DEAR MISS MANNERS: I am a political appointee. At a dinner party recently where I was a guest, one of the other guests asked about a controversial policy issue relevant to my agency.
I attempted to answer factually, but this seemed to inflame the guest further (she had had quite a lot to drink already), and ended with her insisting that I was fabricating information and delivering propaganda. After the event, the other guests told me that they were appalled by her behavior.
What should one do in that circumstance, when the dinner party conversation is overtaken by a belligerent boor who accuses another guest of lying? Should the recipient of the insult have any particular response?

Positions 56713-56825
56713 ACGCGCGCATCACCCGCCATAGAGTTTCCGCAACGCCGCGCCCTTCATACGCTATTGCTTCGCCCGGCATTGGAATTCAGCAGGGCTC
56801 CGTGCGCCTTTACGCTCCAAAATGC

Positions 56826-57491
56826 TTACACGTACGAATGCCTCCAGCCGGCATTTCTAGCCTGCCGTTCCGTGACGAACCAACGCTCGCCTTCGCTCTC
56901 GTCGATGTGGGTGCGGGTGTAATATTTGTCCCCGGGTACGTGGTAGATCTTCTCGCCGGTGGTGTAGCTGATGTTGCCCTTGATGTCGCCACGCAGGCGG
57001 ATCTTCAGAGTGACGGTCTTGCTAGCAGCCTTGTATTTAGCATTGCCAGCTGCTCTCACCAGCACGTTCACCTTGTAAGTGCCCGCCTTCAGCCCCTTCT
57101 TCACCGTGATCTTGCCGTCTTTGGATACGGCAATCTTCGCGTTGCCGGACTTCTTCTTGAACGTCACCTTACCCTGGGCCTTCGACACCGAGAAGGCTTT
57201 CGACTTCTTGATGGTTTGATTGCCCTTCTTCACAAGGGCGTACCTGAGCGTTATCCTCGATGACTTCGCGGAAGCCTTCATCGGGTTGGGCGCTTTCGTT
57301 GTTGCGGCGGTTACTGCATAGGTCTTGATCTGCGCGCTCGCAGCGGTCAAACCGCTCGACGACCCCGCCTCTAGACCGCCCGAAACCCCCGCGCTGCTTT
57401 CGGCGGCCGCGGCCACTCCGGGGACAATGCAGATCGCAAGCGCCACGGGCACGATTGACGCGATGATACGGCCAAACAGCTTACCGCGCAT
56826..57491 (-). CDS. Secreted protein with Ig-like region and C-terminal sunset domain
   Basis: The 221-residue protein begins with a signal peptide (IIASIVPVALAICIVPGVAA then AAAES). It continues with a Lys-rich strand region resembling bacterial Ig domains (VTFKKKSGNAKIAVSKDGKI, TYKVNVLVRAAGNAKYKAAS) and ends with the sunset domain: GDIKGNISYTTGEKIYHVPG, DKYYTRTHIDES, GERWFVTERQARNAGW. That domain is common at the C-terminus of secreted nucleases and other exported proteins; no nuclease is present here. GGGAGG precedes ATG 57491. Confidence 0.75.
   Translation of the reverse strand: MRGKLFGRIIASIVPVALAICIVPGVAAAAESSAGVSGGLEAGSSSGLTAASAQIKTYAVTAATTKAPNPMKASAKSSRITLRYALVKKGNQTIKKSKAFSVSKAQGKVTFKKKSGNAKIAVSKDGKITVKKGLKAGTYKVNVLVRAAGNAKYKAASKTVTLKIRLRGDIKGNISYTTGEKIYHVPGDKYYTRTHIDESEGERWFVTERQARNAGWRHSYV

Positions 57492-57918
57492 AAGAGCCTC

GENTLE READER: You didn't get much help there, did you? Apparently the hosts said nothing, and the guests only sympathized from a safe distance when it was over.
Miss Manners guesses that everyone was afraid to invoke the etiquette rule against discussing politics, religion or sex at social functions (except among people who are known to be in agreement or unfailingly polite). They know that someone is bound to ask witheringly, "Well, what are we supposed to talk about? The weather?"
No. Too controversial. Climate change is only too likely to provoke an emotional argument.
As the host did not say, "This is neither the time nor the place for this discussion," and the other guests did not quickly begin another topic, you should have done so.